posted on November 20, 2012 15:55
Book by Eric Greitens
Review by Jessica L. Hollstein
Bridgewater State University
Greitens grabs the reader’s attention with exciting stories of war and acts of humanity from the beginning of this book. Speaking of his time as a Rhodes scholar, experiences at Oxford University and training to be a Navy SEAL, Greitens shows what it means to follow your passion and do what makes you satisfied with your life. By working towards his mission of helping others and doing something bigger than himself, Greitens has shown courage, strength, and wisdom through his actions.
Each chapter of this book is dedicated to a place that Greitens spent time in while
doing humanitarian work, attending school, training for the Navy or in combat. Walking through those he met, the actions he performed, and his insights about it all, the reader is able to see his passion come to life and how he met his goals. Learning of the tough time he endured becoming a Navy SEAL, the reader is able to appreciate his strength and persistence to reach his goal. Though his path was untraditional in becoming a Navy SEAL, he was able to accomplish getting an education, serving his country and serving others in need across the world. Through his passion of helping others, Greitens founded The Mission Continues, an organization that “empowers wounded veterans to serve again here at home and brings communities together to honor the fallen through service” (p.1).
While this book is not directly tied to advising, it can be applicable to advisors working with the veteran population or with students who may mention school is not for them at the moment and they have something else that they want to accomplish in their lives. Greitens was a Rhodes scholar and did well academically, but he wanted more; advisors can have students in similar situations in their offices who may not understand why they want to leave academia to pursue something else. This book gives an example of just that and shows that it was the right decision for Greitens. He recounted feeling “lied to” after being on campus for a short time (p. 15) and felt there was more out there for him. This book would be recommended as more of a pleasure read for an advisor to apply to practical use than a guide to something in the field. It is worth reading if you are looking for a good adventure and are looking for inspiration about following your dreams.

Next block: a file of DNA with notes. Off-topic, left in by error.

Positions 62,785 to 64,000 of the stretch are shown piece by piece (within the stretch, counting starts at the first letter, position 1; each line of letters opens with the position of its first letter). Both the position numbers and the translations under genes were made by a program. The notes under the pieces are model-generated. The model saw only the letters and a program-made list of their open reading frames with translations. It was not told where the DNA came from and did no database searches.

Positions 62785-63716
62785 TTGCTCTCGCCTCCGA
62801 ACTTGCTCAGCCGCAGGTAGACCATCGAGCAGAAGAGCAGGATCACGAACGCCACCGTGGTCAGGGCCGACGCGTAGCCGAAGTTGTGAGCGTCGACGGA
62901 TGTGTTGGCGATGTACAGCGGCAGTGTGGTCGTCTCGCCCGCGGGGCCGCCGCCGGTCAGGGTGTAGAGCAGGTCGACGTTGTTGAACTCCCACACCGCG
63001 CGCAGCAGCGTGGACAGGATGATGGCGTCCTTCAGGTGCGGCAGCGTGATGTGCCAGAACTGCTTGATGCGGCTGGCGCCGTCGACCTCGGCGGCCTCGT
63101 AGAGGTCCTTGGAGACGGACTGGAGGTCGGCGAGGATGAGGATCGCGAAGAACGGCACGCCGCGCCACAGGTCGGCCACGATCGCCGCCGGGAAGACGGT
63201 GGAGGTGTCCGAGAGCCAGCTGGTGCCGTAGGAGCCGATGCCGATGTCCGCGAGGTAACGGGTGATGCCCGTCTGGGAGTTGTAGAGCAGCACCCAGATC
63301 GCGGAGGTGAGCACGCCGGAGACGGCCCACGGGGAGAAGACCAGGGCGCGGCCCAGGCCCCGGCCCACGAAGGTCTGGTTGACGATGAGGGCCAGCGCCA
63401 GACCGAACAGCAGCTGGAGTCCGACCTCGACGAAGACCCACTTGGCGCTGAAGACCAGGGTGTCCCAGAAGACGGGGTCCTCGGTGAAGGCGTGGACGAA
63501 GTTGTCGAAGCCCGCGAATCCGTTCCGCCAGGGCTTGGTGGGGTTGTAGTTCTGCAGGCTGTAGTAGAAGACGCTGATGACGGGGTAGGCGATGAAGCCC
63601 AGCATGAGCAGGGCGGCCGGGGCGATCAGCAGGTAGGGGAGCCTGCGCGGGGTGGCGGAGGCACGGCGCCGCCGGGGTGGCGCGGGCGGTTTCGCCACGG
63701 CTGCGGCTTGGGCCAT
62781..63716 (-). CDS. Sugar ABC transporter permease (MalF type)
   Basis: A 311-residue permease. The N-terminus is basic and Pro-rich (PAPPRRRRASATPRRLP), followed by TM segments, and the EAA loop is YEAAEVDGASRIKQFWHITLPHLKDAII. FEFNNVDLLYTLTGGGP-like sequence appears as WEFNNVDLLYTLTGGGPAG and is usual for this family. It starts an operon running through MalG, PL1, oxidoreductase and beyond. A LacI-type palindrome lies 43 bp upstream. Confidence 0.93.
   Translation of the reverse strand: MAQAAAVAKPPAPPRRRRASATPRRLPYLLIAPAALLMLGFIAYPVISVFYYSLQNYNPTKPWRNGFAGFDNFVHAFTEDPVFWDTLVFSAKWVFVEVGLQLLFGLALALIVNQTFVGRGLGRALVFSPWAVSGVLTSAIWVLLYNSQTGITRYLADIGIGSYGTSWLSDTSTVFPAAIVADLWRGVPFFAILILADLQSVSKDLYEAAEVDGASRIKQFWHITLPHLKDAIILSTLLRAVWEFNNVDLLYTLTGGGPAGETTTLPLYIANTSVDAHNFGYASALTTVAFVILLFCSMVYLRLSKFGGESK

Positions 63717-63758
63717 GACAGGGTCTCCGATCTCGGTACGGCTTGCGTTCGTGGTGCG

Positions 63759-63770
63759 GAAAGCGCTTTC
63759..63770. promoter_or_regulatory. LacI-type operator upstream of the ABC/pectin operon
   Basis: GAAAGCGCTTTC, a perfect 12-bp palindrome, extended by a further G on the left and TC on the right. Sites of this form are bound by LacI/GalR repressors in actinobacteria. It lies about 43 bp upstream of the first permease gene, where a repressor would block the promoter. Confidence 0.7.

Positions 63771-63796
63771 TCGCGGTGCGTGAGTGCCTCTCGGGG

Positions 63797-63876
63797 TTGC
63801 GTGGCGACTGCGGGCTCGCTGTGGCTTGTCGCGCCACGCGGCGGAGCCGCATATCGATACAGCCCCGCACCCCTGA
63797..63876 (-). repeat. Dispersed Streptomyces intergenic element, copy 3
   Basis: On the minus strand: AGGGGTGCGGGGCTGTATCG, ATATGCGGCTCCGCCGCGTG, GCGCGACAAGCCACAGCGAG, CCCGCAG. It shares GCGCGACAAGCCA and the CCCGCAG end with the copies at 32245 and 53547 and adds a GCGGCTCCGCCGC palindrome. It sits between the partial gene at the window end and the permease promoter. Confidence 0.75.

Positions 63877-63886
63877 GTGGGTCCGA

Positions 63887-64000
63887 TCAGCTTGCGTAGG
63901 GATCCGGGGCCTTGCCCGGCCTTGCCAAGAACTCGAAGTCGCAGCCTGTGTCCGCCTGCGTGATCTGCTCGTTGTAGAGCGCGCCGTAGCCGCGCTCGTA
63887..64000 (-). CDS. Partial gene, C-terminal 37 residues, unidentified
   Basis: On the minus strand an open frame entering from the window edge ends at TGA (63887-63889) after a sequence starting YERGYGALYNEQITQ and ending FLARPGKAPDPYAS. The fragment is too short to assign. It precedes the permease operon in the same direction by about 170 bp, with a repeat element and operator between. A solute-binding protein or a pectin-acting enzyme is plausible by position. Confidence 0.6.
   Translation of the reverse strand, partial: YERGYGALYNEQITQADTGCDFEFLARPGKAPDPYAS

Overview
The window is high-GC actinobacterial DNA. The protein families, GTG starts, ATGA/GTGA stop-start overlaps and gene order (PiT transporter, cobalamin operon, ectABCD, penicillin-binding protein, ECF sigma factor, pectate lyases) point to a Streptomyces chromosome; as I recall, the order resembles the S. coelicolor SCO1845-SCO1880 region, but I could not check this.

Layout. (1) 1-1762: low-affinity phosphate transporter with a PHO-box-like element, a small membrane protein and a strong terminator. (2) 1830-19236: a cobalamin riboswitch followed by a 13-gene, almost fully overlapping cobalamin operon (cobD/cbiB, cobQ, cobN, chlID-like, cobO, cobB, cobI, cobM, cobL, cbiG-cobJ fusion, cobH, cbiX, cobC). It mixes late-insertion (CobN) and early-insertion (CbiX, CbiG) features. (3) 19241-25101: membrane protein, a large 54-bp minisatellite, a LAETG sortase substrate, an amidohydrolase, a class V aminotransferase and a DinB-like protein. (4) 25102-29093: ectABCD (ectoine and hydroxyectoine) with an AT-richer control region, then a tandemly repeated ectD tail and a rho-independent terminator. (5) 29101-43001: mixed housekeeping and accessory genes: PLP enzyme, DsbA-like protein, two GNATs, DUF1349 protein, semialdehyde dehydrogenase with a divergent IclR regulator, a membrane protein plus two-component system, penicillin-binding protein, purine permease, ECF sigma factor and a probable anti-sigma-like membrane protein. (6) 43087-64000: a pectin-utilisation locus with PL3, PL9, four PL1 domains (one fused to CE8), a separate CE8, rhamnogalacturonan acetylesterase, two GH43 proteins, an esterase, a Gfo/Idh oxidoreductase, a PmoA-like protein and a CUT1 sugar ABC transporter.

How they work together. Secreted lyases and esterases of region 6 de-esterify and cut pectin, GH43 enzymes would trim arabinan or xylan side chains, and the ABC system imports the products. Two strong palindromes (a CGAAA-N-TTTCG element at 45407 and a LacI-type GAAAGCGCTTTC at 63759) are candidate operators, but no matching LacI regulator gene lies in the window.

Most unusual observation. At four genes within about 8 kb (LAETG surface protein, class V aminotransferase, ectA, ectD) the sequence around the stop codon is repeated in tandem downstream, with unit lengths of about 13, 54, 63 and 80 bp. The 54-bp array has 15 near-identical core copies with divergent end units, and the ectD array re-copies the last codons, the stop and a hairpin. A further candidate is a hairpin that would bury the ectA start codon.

I highly encourage advisors working with veterans or students who may decide they want to take an alternate path than the traditional one to read this story. It tells some of what someone in the military endures both as part of their training and when in combat, which can help give perspective to where the student sitting in front of you is coming from.
The Heart and the Fist: The Education of a Humanitarian, the Making of a Navy Seal. (2011) Book by Eric Greitens, Review by Jessica L. Hollstein. Houghton Mifflin Harcourt. 320 pp., $27.00, (Hardcover), ISBN # 978-0-547-42485-9